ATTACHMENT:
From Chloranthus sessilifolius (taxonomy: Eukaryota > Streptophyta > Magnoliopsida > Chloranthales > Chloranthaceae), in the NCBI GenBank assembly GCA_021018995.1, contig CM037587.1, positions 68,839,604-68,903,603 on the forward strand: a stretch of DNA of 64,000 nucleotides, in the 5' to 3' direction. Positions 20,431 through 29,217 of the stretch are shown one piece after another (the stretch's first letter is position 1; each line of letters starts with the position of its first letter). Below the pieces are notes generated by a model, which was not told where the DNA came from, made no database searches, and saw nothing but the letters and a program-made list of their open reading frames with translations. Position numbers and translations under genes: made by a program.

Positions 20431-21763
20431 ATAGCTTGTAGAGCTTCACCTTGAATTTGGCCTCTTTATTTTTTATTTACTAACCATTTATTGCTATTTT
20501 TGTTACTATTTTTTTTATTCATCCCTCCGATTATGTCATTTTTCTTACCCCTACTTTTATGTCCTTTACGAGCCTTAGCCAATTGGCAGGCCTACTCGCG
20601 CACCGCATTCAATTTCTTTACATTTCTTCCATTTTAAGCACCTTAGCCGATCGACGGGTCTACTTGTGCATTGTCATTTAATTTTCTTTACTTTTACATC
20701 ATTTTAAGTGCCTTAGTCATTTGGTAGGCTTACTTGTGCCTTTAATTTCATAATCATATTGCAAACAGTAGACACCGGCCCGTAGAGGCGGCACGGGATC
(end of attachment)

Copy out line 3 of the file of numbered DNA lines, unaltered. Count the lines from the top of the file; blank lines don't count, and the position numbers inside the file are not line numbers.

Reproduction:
20431 ATAGCTTGTAGAGCTTCACCTTGAATTTGGCCTCTTTATTTTTTATTTACTAACCATTTATTGCTATTTT